Paper Features: Horseback riders gallop into Florida’s heated circuits

Many Staples students are active in extracurriculars that conveniently take place on Staples’ fields, in town or in the comfort of their own homes. But there are a few students who take their extracurriculars beyond convenience, and pursue them all over the country.  Those students include many equestrian enthusiasts, who often travel all the way to Florida to pursue their love of horseback riding.

Florida offers warm weather during the winter for horses and riders to enjoy. “[Going to Florida is] so much nicer than staying at home in the cold,” experienced rider Tori Haber ’17 said.  

But the warm weather doesn’t just feel good—it also allows the horses and riders to get in much needed practice.  “The warm weather benefits my riding in Westport, because it can qualify me for more shows and also, instead of riding poorly in the cold where the horses are unhappy, we are able to ride and progress in Florida. That way, when we get back, we are ahead,” Haber said.

Among the many circuits available, one very popular pre-circuit starts in December and is called Winter Equestrian Festival (WEF). The horseback riders who attend the festival go for the weekends, usually leaving around 7:30 a.m. on Fridays and flying home Sunday nights.

“During that weekend time, my day consists of getting up at around 6:15 Saturday and Sunday morning, getting dressed and heading to the show to walk my course […] to plan out how [I am] going to ride the course,” WEF rider, Dimitra Ippolito ’18, said. “Then I actually get on my horses and show each of them. After, I will watch and cheer on my other friends.”

But not every rider goes for only the weekend. Haber goes for the whole circuit as well, staying in Florida from Jan. 19 through March 27. She horseback rides in Ocala, Florida at the horse show HITS Ocala. In order to keep up with her studies, Haber gets her school work sent down to her by her teachers at Staples.  

“Even when I’m home, it is difficult to put school first.  Riding has always been a top priority, so I never think about my work first,” Haber said.

Haber is not the only one who feels like it’s hard to balance riding and school work.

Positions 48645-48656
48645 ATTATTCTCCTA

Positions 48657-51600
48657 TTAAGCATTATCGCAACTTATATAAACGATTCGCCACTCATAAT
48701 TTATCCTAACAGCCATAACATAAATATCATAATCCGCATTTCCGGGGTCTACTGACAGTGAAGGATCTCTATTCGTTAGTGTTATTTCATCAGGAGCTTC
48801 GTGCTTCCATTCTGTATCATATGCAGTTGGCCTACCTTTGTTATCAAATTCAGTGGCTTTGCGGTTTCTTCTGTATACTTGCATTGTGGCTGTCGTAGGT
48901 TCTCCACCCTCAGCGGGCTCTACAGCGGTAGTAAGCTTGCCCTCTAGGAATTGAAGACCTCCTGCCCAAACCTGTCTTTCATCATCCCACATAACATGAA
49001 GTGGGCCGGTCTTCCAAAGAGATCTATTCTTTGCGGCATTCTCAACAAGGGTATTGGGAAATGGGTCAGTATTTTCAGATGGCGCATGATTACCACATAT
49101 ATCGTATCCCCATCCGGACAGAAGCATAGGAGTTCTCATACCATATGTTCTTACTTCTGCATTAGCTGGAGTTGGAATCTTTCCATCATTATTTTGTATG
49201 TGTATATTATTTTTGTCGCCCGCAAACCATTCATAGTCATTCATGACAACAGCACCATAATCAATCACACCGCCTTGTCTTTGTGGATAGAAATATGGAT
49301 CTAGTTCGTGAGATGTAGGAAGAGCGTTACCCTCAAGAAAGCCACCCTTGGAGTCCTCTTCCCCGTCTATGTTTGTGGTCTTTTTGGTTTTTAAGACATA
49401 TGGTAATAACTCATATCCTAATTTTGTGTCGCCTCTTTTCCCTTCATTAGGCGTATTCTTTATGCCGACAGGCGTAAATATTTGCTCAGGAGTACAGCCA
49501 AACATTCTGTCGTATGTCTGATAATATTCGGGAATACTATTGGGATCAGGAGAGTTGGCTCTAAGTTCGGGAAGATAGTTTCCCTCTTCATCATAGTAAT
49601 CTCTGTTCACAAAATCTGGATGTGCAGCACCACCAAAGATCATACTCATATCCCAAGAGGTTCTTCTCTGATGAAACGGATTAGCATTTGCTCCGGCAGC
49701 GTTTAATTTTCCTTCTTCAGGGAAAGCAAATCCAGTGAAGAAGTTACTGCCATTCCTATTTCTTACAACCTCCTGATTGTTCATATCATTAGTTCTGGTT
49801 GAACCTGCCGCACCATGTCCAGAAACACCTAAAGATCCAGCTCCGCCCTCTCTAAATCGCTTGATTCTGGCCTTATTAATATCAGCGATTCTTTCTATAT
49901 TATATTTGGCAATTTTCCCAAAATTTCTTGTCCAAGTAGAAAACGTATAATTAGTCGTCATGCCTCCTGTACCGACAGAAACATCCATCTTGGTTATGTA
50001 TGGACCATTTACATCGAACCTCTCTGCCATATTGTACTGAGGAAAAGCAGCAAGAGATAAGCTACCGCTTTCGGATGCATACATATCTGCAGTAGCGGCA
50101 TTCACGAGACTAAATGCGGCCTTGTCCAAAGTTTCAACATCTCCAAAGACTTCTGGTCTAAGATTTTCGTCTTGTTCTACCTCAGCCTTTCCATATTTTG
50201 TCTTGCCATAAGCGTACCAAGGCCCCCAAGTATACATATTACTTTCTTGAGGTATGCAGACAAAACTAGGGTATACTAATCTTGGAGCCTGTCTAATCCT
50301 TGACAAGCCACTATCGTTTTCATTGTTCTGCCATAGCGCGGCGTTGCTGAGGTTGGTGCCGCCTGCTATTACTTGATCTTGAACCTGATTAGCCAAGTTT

Carly Crossfield ’16, another WEF rider, also struggles to keep up with school. “It is so difficult [to get my work done]. I am constantly making up work each week, because I miss every Friday and sometimes even half of Thursdays, not to mention the constant delays and cancellations of flights on Sunday nights,” Crossfield said.

However, all the time that went into managing riding and school really did pay off for Crossfield. “This fall I was recruited to Southern Methodist University class of 2020 with an athletic scholarship to be a part of their Division I equestrian program,” Crossfield said. Along with Crossfield, Haber is being recruited by colleges.

Since studying on the road (or in the air) is challenging, capitalizing on every free moment is essential.  

“Plane rides are nice because it gives me a set couple of hours to work without distractions,” Crossfield said. “But I spend a lot of my Friday and Saturday nights doing school work and emailing teachers as well.”

Between the plane rides, homework, sleepless nights and circuits, the riding life in Florida is a lot to juggle. But many believe the time and effort is all worth it, because they get to live and engage in something they love to do all year round.

“Riding is my passion and in general is basically, at least for me, so therapeutic,” Haber said. “I rely on it so much.”